If you have any problems with the fastness of the toner, you'll have to go right back to the cleaning stage. Beforehand you can save yourself some effort, using Acetone to simply wipe any of the toner image that did stick onto a soft cloth. Even though you have removed the toner with the Acetone, it's worth going through the abrasion again, because you'll know that any acetone has been completely removed.

You might notice in the image above, that there must have been a small misalignment, between the gummed paper, and the blank board edges. The artwork edges actually appear on the copper. This often happens. If you're doing a double sided board, such alignment is critical, on a single sided board it's less so. To align a double sided board, you really need to work with an oversized copper clad blank.

Schemes for double sided boards and finishing up

You can put fiducial marks on the artwork outside the board edges, or perhaps spare areas of the actual board. Another way is to use the actual mounting holes for the board. From one side you drill the blank to the "fid marks" on the template sheet, and then the gummed paper can be aligned to these holes, from both sides using drawing pins. Once you have alignment, you can use tape to hold the gummed paper in place whilst it goes through the laminator.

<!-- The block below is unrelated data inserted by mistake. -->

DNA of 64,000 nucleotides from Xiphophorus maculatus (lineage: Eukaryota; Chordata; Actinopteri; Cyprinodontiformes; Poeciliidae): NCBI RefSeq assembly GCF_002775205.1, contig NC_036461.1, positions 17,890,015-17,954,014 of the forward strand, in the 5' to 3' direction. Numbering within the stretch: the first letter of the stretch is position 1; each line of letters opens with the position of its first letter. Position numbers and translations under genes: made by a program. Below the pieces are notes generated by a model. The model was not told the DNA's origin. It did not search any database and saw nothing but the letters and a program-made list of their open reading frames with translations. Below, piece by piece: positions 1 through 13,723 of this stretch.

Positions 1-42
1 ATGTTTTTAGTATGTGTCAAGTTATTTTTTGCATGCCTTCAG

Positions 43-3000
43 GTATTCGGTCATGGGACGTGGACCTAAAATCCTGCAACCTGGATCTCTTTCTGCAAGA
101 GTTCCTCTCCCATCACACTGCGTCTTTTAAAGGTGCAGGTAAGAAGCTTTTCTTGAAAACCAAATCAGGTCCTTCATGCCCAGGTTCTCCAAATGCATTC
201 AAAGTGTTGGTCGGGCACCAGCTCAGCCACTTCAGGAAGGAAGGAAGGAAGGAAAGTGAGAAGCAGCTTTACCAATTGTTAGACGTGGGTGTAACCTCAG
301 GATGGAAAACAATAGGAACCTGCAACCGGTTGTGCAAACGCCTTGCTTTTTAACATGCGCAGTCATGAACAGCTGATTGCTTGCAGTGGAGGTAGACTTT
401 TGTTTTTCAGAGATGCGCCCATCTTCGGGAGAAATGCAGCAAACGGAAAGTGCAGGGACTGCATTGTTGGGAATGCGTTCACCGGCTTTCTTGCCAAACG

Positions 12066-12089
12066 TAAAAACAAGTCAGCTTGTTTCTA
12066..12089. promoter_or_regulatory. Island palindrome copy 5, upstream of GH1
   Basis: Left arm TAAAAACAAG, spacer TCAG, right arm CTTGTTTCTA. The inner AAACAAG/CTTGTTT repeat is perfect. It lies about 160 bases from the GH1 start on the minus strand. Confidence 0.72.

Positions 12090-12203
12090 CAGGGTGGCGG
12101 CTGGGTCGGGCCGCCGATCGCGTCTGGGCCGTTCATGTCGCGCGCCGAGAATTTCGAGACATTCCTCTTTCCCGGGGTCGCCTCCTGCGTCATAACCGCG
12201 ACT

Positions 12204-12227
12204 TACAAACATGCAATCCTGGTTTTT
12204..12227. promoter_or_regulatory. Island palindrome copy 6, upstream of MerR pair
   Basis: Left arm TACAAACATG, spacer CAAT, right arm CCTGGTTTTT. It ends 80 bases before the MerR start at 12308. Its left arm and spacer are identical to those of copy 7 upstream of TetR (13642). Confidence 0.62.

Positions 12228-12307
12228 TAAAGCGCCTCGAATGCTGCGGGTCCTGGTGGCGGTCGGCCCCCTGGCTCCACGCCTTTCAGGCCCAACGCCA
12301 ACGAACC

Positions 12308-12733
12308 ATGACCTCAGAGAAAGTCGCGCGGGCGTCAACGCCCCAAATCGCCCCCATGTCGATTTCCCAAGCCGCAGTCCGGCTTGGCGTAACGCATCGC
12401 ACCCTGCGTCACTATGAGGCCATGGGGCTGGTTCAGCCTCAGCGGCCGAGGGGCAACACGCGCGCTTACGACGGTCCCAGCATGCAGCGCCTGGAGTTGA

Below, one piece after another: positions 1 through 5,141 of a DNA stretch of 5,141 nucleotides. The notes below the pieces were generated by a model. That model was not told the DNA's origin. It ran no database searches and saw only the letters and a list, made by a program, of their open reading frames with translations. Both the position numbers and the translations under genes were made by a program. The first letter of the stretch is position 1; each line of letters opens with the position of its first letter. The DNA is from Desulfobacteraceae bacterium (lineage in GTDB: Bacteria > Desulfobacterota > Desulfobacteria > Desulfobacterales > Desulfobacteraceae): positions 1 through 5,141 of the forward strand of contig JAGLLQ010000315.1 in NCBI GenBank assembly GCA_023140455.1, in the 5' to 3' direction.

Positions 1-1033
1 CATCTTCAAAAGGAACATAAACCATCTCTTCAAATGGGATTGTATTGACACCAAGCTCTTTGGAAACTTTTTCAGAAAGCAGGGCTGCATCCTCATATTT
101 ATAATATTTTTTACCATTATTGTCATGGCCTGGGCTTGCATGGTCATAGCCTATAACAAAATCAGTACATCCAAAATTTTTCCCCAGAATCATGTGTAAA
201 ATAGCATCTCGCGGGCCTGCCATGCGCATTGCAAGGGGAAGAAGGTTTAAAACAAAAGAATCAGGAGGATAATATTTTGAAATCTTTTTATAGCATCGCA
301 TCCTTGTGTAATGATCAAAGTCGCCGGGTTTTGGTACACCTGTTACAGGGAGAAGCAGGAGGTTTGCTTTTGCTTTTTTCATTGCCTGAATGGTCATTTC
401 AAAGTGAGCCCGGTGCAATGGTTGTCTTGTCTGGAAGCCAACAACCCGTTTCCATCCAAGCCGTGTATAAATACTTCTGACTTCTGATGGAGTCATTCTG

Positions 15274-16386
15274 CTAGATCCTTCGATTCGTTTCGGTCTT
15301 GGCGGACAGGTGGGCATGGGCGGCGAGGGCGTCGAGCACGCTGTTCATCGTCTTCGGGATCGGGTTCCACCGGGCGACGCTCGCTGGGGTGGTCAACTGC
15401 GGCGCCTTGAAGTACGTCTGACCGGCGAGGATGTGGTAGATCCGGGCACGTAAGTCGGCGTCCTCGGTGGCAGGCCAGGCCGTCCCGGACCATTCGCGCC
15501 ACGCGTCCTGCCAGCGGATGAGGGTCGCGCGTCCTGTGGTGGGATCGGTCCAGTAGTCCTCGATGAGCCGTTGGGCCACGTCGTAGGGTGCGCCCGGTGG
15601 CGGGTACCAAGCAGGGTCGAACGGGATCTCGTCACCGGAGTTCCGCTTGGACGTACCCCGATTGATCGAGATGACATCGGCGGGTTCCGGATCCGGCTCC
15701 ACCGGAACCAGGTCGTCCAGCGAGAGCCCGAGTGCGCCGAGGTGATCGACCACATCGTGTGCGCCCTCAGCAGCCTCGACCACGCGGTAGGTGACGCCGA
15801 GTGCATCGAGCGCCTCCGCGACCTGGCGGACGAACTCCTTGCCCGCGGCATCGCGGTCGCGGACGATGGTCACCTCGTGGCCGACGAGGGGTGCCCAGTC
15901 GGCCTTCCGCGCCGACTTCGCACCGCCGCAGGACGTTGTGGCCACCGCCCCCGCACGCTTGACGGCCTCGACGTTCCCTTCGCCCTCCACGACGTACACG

If you use fid marks, be sure to use three, and be sure that they make a scalene triangle. That way there's only one correct way to make the alignment, and the paper won't get wrinkled.

Because of our non-critical misalignment, now is the time to simply run around the edges of the board and remove the toner where the board edge marks have erroneously appeared. Do this with your knife. It could be removed with liquid (acetone), but it runs, and you don't want to damage the good toner. Using a knife will give an appreciation of just how resilient the toner actually is to mechanical abrasion.

Now we've got a complete transfer of the artwork, we'll move on in the next page to preparation for etch and the actual etch it's self.

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Last modified: SolFlu  Sat, 03 Jul 2010 00:18:38 GMT